Millions of people use disinfectant wipes daily to clean, sanitize and disinfect surfaces. They are also commonly found in hospitals, hotels, schools, and public places to help prevent the spread of germs.
Unfortunately, the use of disposable wipes could be more eco-friendly. They often contain chemicals and plastics that are not biodegradable, which means they can remain in the environment for years and cause various environmental problems.
Disposable Wipes Are Not Biodegradable
Disinfectant wipes like Wipes.com are a convenient way to keep your hands, surfaces, and other areas clean and germ-free. However, they also pose several environmental challenges.
For starters, most disposable wipes are not biodegradable or compostable. They typically contain plastic (polypropylene) and chemicals.
Moreover, many of these wipes are not explicitly designed to be flushed down the toilet. As a result, they can clog sewer pumps and cause pipe blockages. This can lead to costly repairs and replacements.
Even worse, synthetic materials can take years to break down in the water. This makes flushable wipes a significant issue in our sewers and waterways.
Water UK recently reported that 93% of waste material blocking sewers came from non-flushable wipes.
The problem with these wipes is that they are made of microplastic fibers, which do not naturally degrade in the environment. They also get covered in grease, oil, hair, and waste.
This makes them difficult for sewer pumps to handle and may lead to clogs, costing thousands of pounds to fix.
This is why it is essential to use biodegradable or compostable wipes. These are specifically designed to biodegrade in certain conditions, such as when placed in a compost bin.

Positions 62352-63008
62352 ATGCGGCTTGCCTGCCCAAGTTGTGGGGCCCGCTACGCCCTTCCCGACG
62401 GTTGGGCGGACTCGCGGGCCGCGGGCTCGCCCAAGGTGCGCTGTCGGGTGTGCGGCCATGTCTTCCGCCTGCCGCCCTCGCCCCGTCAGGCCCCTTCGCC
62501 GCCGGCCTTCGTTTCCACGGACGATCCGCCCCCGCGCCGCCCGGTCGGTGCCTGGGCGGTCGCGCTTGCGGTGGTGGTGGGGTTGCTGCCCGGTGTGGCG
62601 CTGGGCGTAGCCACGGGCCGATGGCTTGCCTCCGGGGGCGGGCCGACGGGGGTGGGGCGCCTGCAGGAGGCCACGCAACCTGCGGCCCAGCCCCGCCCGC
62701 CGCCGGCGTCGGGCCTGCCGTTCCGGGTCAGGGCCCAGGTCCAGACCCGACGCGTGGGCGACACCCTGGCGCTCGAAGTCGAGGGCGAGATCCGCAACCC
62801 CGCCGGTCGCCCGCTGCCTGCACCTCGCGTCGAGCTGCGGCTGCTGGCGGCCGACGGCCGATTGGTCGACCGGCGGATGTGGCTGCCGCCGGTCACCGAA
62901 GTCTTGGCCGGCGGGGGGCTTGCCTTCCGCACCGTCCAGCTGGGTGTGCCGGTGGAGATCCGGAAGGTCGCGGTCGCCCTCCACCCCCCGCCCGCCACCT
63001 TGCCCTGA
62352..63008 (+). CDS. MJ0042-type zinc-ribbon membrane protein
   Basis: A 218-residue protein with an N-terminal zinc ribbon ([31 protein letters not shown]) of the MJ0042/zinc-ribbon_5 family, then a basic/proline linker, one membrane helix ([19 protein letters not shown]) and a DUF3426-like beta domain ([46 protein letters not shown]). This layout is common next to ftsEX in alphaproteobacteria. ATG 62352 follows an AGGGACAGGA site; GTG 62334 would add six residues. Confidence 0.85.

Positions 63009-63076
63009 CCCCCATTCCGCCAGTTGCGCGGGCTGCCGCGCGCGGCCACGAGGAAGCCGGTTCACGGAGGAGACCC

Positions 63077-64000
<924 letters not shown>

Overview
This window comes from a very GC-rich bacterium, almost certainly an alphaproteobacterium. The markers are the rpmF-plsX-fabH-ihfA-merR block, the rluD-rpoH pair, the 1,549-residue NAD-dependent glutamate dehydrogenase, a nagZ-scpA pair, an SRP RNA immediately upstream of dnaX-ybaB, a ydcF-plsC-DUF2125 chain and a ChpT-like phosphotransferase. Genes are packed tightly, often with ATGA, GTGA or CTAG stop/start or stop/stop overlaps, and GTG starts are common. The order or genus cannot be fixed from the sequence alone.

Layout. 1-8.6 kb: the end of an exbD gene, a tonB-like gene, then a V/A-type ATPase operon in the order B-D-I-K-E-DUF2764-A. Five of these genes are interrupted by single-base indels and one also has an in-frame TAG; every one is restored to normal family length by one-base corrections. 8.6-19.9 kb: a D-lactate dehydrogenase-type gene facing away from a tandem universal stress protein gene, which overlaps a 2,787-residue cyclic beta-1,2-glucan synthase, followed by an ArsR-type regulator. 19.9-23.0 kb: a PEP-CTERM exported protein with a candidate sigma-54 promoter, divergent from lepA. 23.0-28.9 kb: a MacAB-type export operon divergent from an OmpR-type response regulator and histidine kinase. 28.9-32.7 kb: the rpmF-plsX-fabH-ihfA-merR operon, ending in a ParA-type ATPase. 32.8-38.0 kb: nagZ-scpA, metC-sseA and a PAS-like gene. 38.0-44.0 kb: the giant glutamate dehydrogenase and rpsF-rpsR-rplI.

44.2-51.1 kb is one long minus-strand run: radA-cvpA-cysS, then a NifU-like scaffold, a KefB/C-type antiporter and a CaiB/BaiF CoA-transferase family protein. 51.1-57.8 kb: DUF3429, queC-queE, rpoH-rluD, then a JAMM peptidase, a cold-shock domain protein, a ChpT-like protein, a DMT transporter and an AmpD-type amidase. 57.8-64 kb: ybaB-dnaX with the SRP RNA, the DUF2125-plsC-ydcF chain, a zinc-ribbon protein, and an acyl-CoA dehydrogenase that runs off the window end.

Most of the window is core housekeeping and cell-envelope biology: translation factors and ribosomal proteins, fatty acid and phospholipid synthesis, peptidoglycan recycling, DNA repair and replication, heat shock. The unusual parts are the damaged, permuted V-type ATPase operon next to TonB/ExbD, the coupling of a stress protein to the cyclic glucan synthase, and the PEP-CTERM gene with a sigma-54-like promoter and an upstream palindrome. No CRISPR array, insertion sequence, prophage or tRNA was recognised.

They Contain Plastic
Most disposable wipes are non-biodegradable plastic and may contain a mix of natural and synthetic fibers. This makes them very strong and durable, but it also means they are not likely to break down in landfills or waterways like regular toilet paper.
Many people flush disposable wipes down their toilets, causing significant blockages in sewer systems and wastewater treatment centers worldwide. These clogs can lead to expensive repairs and downtime in water management facilities.
Fortunately, some companies are making more eco-friendly alternatives to traditional single-use wipes. They are using biodegradable materials and innovative disposal methods to lessen the impact of disposable wipes on the environment.
These alternatives can include regenerated cellulose, which has better environmental outcomes than plastic, or alternative non-woven materials made of recycled cotton. These materials can be woven into sheets or webs and then impregnated with cleaning solutions and preservatives.
While these wipes have an advantage over plastic ones regarding biodegradability, they still need to be more effective. They take much longer to decompose, and even when they break down, they are not fully decomposed because they still contain chemicals and other substances that can cause severe harm when they end up in nature or landfills.